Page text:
Here is Abebech’s question:
How can we find a balance between challenging the institution of adoption and adoption as it is currently practiced without undermining the security of children? How to make adoption less “normal” — which is clearly a concern for many adult adoptees — without making adopted children feel, as people, abnormal and, by extension, bad? (My daughter is already aware that the norm is not adoption, but should she be made to feel alien? Or, should she be made to feel that nothing is personal? That we’re YOUR business?)
Looking back on my own upbringing I can tell you what would have made a positive difference for me. I am sorry to say that when it comes to adoption I don’t think normal is achievable to any degree. I do however think content and comfortable in ones own skin is. My answer is based on achieving the latter. Normal is overrated anyway.
Honesty. Age appropriate response of course but not sugar coated. Simple honesty. And I think it’s important for the adoptee to be bringing up the questions whenever possible, which would maybe avoid an over zealous approach to openness by parents who would try bringing up subjects surrounding adoption that the child isn’t quite ready for. I realize we can’t always wait around for our kids to come out with questions we can tell are swimming around in their heads, I am just saying we should try not to do much assuming and not force the topic. In a nutshell- adults tend to complicate things more than necessary.
Teaching your child that when it comes to the subject of adoption they are neither required nor expected to reply to other peoples questions unless they are completely comfortable doing so. No pre-programmed responses are necessary and this includes not only to the outside world but to the parents themselves. I know a lot of AP’s who ask questions (maybe subconsciously) expecting to hear a certain response. Children are not stupid and will give you the answer they sense you desire. I know I did. I became a proficient liar. So good in fact that for many years I even convinced myself that I felt a certain way about being adopted.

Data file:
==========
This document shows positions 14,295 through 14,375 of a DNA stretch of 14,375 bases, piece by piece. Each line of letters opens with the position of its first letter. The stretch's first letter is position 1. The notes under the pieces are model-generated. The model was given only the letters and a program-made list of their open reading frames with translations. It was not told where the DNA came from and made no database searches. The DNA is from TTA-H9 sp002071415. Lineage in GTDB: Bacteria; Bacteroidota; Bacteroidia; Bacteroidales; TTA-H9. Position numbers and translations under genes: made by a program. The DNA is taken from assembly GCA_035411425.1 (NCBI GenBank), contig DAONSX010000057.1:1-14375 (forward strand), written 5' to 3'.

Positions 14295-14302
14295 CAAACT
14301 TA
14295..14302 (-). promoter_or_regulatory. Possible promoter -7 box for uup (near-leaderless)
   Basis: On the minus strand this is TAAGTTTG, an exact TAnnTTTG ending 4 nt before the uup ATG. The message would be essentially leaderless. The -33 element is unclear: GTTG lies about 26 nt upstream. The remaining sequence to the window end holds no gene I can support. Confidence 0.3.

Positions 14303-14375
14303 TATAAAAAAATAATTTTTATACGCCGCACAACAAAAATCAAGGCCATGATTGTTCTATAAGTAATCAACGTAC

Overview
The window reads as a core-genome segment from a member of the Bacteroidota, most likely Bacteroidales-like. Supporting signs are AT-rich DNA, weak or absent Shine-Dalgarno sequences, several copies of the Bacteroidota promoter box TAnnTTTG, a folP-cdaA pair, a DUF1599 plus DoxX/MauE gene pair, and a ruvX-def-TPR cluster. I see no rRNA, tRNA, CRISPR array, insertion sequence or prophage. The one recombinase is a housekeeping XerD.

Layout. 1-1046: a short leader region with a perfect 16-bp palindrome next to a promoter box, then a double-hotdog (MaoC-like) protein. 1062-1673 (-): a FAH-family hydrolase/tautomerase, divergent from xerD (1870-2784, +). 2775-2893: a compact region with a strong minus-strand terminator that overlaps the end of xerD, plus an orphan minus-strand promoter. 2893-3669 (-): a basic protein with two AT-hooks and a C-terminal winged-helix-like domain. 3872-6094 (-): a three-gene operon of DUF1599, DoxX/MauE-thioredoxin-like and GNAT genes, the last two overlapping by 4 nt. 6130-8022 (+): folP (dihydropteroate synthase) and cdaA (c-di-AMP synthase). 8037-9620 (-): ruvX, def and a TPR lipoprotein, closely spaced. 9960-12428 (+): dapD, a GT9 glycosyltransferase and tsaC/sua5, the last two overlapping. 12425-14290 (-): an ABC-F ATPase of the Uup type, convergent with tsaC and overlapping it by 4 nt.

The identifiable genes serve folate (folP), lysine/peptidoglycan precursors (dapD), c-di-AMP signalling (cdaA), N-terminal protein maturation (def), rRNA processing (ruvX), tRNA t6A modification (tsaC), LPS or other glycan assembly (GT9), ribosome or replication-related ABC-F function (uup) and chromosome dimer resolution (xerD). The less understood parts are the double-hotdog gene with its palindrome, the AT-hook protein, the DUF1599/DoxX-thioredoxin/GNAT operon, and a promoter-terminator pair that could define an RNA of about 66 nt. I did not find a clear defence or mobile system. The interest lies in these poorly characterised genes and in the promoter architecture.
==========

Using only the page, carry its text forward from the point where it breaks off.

To let them know that most people have a very ignorant idea about what adoption is and what it is not. That others ignorance is something they only have to address if they choose to (a lesson that would take some years but well worth working on). So even if they are approached by 1000 people saying 1000 stupid things they remain solid knowing they are not only entitled to feel and think differently but they are right to. If and when they decide to “educate the ignorant” it should be a choice they make freely. No child should ever feel it necessary to explain anything about adoption unless they choose to. It’s OK to say “I would rather not talk about it thank you”.
To make sure they are very clear about the fact that most people ARE ignorant about adoption so they can move those inevitable hurtful comments right into the trash icon in their brains. Other children can be very hurtful but it’s the grown ups comments that confuse a child because adults are supposed to know everything. We should make it very clear that just because someone is grown up doesn’t always make them smart or right.
When it comes to discussing the topic of being adopted a strong sense of security comes from learning that we can effectively protect ourselves when necessary by NOT talking about it. It doesn’t hurt to know that those we trust will do their best to offer that protection as well simply by allowing us to exercise that right. It comes from living in an environment where self preservation is encouraged and allowed regardless of what the world around us is saying to the contrary. Being adopted does not make us fair game for curiosity hunters and we are under no obligation to comply. Just knowing this can make all the difference.
One final thought- if and when our children choose to talk about it they absolutely MUST feel completely comfortable being honest. That is not having them voice what we expect their truth to be…that is us being open to what their truth actually is. They must feel it is safe to be honest. If they can’t achieve this at home they will never feel safe doing so (when they are ready to share) out in a world that desperately needs to hear their truth so it can shift it’s ignorant perspective. It would be very helpful some day to have their honest voices join the choir.